[Fedora-packaging] %check script issues
ville.skytta at iki.fi
Tue Jun 28 21:21:00 UTC 2005
On Tue, 2005-06-28 at 22:52 +0300, Marius Feraru wrote:
> On Jun 27, at 20:45 (+0300), 'Ville Skytt' wrote:
> > Can you come up with a generic case where running the test suite before
> > doing the staged install would be useful? I cannot at the moment.
> Hm, my mileage varies a lot on this, as I would rephrase it quite the
> opposite: what would be the generic cases where a staged install is
> necessary for running its test suite? I cannot at the moment :))
It's not necessary nor does it really have anything directly to do with
it. But in the vast majority of cases, the test suite must not affect
what gets installed. I think running tests after the staged install is
a cheap way to be almost certain that it doesn't happen, even if
whatever does the staged install would be buggy as in "too lax
wildcards", or if the test suite would be buggy as in "modifies/removes
files to be installed" or the like. (Of course this assumes we're
dealing with non-malicious software. If not, none of this matters
> But anyway, I'll answer your question: perl modules (and obviously not
> only). Remember the adviced way of install a module:
> perl Makefile.PL
> make test
> make install
> ^ as you see, "install" _after_ "test"
Sure, but that's different. In the above case, you're actually
_installing_ stuff into their final runtime locations, not doing a
staged install the results of which will be installed to their runtime
environment later. The above advice applies well to the situation it
documents ("how to install these modules"); not doing it that way would
be shooting before asking. But it applies less well in packaging IMO.
> Now, I'll explain (again) why this testing after install bothers me
> alot: because I cannot easily repeat testing, previously done with:
> rpmbuild -bc --short-circuit pkg.spec
> Using "make test" in "%check" nowadays just makes my delay (much) longer,
> as you surely know what a PITA currently are the various scripts run in
> _spec_install_* (e.g. the dependencies checking).
With %check blocks in use, you can work around that PITA if you want to
stick with rpmbuild alone:
rpmbuild -bi --short-circuit --define 'install exit 0' foo.spec
Not quite as short as your example above, and may spew errors about
unpackaged files, though. But doable. Another way would be to do a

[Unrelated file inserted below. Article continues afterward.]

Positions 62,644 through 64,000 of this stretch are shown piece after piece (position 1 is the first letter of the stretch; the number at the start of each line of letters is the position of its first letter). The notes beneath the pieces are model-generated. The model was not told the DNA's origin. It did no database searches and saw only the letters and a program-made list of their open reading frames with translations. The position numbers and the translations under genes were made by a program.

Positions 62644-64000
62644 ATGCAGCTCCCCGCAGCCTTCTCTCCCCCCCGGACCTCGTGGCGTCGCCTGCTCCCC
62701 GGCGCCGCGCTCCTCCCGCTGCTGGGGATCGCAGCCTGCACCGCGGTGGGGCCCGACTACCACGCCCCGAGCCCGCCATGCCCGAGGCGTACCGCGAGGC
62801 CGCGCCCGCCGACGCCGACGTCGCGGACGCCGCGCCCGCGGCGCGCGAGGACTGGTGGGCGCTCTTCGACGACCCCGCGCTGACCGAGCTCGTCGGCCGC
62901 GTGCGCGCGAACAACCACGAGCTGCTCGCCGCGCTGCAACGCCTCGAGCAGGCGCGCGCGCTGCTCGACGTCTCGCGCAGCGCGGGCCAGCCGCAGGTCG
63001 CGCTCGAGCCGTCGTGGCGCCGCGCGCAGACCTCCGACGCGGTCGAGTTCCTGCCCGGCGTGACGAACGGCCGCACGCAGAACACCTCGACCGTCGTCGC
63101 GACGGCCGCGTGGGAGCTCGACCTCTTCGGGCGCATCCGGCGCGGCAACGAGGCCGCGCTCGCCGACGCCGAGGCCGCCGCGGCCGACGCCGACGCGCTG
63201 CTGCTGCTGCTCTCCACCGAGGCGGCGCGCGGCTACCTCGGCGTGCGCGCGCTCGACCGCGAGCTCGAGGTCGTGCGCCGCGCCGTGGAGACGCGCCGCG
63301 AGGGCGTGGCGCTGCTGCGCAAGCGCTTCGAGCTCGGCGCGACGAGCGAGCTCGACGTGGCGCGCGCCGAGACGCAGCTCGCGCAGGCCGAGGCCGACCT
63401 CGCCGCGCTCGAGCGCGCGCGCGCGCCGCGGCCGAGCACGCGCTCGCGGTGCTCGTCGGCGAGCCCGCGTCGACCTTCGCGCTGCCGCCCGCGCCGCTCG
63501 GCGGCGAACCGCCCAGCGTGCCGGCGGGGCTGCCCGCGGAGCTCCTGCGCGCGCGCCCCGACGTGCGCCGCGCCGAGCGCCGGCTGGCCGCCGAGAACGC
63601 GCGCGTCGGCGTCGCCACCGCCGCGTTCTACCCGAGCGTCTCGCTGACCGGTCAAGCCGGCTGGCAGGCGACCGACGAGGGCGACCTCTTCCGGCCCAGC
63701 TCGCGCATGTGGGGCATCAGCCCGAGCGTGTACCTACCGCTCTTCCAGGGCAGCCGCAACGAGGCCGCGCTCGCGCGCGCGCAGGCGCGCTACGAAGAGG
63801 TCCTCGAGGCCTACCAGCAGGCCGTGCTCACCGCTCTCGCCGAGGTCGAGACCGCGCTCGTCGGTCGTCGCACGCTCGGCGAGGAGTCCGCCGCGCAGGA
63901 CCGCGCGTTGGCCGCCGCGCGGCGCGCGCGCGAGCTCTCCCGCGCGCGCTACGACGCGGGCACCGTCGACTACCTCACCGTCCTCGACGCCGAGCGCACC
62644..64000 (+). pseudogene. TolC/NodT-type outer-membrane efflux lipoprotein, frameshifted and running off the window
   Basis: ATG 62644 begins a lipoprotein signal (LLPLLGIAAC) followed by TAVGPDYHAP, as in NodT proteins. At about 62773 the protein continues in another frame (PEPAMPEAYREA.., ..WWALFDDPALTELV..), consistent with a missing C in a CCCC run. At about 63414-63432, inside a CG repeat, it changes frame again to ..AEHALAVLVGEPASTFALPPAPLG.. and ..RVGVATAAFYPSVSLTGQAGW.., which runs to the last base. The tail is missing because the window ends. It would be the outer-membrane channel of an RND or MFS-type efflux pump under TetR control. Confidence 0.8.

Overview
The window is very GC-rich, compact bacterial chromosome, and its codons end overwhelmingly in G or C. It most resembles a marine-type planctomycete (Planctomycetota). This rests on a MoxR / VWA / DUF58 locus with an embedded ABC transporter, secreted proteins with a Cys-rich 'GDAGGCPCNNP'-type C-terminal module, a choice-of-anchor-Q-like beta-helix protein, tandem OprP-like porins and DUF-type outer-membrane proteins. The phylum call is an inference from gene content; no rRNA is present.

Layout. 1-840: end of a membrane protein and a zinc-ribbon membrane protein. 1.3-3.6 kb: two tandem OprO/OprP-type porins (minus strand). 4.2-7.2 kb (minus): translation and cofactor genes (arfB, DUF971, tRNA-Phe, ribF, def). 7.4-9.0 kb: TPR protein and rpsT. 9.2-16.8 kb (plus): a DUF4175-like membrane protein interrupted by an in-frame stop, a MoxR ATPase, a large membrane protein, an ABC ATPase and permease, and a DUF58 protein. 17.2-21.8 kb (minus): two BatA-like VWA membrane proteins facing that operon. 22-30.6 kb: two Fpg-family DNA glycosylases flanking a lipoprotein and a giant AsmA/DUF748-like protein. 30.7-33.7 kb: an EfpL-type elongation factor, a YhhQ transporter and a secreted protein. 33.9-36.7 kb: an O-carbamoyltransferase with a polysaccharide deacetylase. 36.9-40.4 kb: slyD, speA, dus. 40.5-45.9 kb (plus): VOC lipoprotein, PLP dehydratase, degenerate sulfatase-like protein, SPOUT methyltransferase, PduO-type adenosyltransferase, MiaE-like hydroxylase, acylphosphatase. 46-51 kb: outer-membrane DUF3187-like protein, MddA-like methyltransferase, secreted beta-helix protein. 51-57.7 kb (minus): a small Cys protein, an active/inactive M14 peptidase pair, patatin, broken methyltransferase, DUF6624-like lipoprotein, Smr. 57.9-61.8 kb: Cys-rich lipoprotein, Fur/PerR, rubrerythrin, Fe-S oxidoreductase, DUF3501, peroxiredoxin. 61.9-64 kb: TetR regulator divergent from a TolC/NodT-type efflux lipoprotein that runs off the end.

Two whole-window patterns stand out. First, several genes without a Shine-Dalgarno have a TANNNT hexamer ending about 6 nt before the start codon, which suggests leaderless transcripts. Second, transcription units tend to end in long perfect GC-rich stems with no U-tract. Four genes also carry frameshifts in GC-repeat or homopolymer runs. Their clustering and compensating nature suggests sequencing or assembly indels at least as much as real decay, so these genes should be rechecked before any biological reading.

rpmbuild -bc, cd into the build root, and run the test suite manually.
> I'm not
> against the existence of a "check" script, but against the "policy" to
> use that block for "make test" & co.
What else would it be useful for?
> > If a test suite of a package does or requires something that is not
> > appropriate (taking into account all situations where it might be run
> > in, generic/minimal build roots and personal workstations or desktops
> > etc.), report a bug against the package.
> Hm, as long as the packager provides clarifying BuildRequires, I see no
> problem with that.
There are things that a packager may want to test locally but which
cannot be specified as build dependencies, nor even completely written
in the specfile by other means so that they would apply everywhere.
For example, testing database drivers which require a running database
and the configuration to access it, or test suites that require internet
access, or stuff that can be only run as root, or need some files
outside of the build root somewhere, or import GPG keys, to name a few
> > Mileages vary, but I'd suggest at least running the test suite after
> > %install, no matter what way you choose.
> OK, I understand now that I failed explaining my premises in my previous
> message. I hope now you understood that I'm NOT trying to avoid testing,
> but just trying to ease packagers' jobs.
Yep, got it. And I'm just another package monkey explaining one's
understanding of the %check script/block, and opinions on running test
suites as part of rpmbuild in general, FWIW. I'm slightly advocating
%check over other "homebrew" solutions because the former is a standard
part of rpmbuild which behaves in a certain predictable way (as such),
which cannot be said of the latter without massive coordination efforts
and agreements between packagers. Computers vs. packagers (humans,
yuk :)) and their opinions, kind of.
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